FROM INTERVIEW NOTES: When asked whether she used an existing education sheet as a guide, the mom said that she did try to follow it as a checklist but had a hard time understanding the correct order. She wants quicker steps for use in the moment: "Once you learn to do it, you just need trigger items and simple pictures."
When parents first learn line care, they want a detailed tool they can refer to (and easily read) while performing the tasks. But after just a few weeks (sooner for some people), they want instead a simple version they can use occasionally to refresh their memory, or when they need to give guidance to a sitter or grandparent who may just need to perform one task one time.
Each family’s line care experience spans two facilities and their home: parents get training in the hospital before their child is discharged and later return to the clinic for treatment and a teach back session.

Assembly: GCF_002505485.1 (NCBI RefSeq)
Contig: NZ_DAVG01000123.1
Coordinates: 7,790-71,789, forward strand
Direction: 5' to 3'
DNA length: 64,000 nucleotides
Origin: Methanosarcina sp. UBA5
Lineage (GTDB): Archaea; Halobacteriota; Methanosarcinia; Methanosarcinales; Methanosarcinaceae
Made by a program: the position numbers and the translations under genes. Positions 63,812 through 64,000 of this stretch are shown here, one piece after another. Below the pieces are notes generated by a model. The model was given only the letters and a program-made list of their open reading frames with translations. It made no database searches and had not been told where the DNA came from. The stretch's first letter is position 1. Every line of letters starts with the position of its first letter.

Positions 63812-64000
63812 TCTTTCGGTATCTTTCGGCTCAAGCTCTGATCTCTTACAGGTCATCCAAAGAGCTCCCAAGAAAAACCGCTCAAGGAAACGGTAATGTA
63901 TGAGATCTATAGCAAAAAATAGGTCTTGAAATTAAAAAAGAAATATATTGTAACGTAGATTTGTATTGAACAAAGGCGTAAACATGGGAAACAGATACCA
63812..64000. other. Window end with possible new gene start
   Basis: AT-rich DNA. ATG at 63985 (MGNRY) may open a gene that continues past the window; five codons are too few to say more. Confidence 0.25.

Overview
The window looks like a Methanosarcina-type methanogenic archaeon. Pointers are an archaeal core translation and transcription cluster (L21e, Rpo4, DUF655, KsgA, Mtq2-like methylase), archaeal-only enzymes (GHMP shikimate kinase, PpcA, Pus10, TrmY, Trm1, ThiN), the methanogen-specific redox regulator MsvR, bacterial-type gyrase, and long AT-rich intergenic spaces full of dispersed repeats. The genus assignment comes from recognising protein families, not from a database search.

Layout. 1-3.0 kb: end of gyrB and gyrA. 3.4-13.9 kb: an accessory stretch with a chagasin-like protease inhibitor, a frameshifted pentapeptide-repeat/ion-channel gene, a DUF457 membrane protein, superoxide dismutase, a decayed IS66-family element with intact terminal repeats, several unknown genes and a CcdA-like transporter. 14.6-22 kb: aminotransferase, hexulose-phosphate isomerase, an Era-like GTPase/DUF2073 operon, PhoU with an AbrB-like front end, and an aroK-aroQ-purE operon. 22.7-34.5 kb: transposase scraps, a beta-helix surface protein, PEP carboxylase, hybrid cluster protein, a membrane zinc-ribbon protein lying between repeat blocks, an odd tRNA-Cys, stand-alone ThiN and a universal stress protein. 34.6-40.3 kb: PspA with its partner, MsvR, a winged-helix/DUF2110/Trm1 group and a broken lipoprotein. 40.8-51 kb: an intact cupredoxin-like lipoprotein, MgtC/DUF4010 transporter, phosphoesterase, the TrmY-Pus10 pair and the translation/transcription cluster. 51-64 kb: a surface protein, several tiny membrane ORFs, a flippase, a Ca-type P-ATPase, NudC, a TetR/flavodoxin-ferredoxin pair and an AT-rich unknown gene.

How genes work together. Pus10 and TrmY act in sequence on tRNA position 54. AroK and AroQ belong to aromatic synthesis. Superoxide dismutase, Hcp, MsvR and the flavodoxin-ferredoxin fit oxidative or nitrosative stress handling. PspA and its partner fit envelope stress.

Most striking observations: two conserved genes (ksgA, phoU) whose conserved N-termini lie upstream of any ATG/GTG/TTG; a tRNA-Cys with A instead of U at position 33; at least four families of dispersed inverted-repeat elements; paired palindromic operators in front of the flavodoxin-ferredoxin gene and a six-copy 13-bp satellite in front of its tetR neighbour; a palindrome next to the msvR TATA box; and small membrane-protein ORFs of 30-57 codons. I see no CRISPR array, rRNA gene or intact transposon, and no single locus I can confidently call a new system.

It was important to identify and understand any differences between the inpatient and clinic sides, so we interviewed nurses from each about how they perform and teach the line care tasks and analyzed the existing printed materials that parents might see.
By highlighting semantic and structural inconsistencies, we prompted the team to pick preferred wording, agree on task sequence and description, and identify any choices that the team felt should be tested with patients.
Design strategy and creative direction
Working with the team in an onsite workshop and follow-up remote meetings, we co-developed a plan to describe and guide the work. Here are a few highlights: